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Today is September 16, 2021

Mississippi Seen

For the record

By Walt Grayson

For the record

Little Big Store in the old Raymond Depot has record collectors from all over dropping by.

Well, another stack of old records followed me home recently. Several stacks actually. Some 1960s through 1980s rock-n-roll LPs from a reader in Indianola who was shutting down housekeeping to move to a senior living facility. Another stack came from a shelf-full of 78rpm records from the niece of a viewer in Jackson. I did a story with the aunt several years ago about her experiences at the Mississippi State Fair when she was a child. During our conversation, the topic of records came up. Before she passed away, she told her niece I should have her 78s. Besides, nobody else wanted them.

My wife, Miz Jo, told me if I brought home any more records she was going to leave me. I told her I was sure gonna miss her. To which I QUICKLY added, “It was a joke! It was a JOKE!” It’s not like I haven’t brought home more records since then, but I quit telling her about it.

My fondness for old records isn’t because I love music so much as it is a memory from my childhood of our family’s console radio. It had a record player in it, and evidently, listening to the records was one of my favorite things to do. Before I could read, I could tell what the song was by the design and color of the label.

I figure lots of hobbies have roots back to early childhood. At the Eudora Welty House in Jackson, I noticed books everywhere. When she wrote about becoming a writer, she said that she loved books. Not even so much to read them. She just loved the look of them. She wrote of her early experiences of having been read to and then having her own library card and checking out books on her own. Her stash of books reminded me of my stash of records — way too many to be practical but they sure make a statement.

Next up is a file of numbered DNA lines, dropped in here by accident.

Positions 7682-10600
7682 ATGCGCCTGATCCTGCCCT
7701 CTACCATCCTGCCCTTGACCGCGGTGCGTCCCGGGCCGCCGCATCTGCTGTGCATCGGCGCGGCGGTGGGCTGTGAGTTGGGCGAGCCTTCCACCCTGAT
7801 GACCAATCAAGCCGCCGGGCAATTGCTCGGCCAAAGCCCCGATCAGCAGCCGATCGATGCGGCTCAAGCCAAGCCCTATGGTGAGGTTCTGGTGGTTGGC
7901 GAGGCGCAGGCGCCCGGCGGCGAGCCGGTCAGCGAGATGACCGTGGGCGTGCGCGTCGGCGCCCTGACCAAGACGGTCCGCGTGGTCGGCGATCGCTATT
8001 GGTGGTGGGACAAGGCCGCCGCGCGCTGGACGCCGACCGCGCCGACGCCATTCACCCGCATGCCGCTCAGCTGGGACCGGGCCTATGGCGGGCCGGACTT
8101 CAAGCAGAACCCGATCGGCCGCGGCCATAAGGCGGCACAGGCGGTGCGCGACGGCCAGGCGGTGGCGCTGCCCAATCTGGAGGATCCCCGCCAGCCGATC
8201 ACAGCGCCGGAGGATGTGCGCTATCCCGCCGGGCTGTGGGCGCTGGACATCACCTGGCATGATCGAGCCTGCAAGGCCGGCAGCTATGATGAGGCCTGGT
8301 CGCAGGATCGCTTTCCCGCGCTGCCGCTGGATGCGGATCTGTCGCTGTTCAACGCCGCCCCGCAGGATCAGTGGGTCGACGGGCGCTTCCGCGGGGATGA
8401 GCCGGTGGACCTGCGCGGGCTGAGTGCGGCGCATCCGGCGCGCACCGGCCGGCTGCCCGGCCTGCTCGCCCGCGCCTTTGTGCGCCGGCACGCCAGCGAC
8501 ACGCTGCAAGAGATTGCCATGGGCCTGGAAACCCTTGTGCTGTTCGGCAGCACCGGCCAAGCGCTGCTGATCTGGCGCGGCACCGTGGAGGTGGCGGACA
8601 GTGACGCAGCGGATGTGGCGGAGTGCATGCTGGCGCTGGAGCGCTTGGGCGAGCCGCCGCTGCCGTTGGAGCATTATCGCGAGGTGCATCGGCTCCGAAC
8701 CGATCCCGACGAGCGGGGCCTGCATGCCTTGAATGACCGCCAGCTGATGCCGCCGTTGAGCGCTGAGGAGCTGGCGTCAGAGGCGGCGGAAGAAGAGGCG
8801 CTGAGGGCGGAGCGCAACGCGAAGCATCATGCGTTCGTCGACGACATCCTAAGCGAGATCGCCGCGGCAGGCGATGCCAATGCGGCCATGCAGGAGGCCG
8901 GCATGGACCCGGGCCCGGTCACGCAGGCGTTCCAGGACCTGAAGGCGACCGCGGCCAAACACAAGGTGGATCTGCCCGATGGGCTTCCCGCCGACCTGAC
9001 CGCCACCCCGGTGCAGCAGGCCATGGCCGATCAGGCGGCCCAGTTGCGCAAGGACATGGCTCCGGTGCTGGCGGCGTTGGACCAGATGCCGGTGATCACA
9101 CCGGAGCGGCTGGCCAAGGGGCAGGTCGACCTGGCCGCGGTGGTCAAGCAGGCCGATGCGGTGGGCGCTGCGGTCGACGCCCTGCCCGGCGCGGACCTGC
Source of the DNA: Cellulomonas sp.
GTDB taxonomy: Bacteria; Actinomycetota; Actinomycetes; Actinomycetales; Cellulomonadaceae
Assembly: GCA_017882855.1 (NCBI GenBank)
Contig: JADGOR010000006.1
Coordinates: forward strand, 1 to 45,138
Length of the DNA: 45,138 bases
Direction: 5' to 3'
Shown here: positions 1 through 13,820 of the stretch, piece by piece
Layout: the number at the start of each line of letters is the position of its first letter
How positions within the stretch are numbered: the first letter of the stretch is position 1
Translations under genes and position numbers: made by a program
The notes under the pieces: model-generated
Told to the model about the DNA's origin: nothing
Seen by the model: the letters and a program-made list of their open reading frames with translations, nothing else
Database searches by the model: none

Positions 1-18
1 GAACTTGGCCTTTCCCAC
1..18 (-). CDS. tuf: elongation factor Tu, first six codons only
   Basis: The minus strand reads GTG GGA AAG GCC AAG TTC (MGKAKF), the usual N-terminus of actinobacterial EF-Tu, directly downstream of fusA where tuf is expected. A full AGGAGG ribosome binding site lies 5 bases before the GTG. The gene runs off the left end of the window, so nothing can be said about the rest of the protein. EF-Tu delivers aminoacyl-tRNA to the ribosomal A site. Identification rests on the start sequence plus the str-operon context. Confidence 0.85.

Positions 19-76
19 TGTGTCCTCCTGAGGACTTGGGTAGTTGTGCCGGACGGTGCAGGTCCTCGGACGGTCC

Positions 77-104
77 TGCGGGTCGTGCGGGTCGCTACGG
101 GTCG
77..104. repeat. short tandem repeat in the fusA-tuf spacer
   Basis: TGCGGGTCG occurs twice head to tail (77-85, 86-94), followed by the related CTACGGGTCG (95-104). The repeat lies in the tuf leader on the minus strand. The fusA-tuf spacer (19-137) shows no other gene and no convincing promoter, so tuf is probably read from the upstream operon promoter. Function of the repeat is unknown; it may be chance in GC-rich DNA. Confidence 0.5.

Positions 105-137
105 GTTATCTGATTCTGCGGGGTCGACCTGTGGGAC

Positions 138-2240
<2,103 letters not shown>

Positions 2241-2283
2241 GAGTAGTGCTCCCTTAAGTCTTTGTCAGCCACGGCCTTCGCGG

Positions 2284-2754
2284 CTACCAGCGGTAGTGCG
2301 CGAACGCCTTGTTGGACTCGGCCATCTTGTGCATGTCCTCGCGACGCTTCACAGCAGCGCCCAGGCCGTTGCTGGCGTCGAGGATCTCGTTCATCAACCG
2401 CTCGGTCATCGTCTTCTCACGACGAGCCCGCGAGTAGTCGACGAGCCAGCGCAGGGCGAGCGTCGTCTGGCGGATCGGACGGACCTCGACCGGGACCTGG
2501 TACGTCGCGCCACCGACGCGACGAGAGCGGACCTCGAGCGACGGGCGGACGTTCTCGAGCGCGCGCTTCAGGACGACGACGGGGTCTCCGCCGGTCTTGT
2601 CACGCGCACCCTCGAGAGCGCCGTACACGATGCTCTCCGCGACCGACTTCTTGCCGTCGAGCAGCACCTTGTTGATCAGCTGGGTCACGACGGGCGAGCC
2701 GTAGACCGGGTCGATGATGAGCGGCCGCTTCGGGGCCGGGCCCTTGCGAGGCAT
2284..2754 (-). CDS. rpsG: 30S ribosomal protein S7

Mississippi is a state associated with musicians as much as we are with writers. So “shrines” to either should be expected here. The Mississippi Music Museum in Hazelhurst is one of them. The Robert Johnson Museum in nearby Crystal Springs is another. The fact that there are more Grammy-winning artists from Mississippi than any other state factored into locating the first satellite Grammy Museum in the Mississippi Delta in Cleveland. And on and on — from Elvis Presley’s birthplace in Tupelo to the Jimmie Rodgers Museum in Meridian.

But the one place that puts my puny pile of records into perspective is the Little Big Store in Raymond. It isn’t a museum but a used record store. They have one of the biggest collections of records in the nation. Room after room of the old Raymond depot is stacked with shelves and piles of vinyl. I’m not allowed to go there.

Just for the record — be careful what you introduce your kids to early on. It may stick with them for the rest of their lives.

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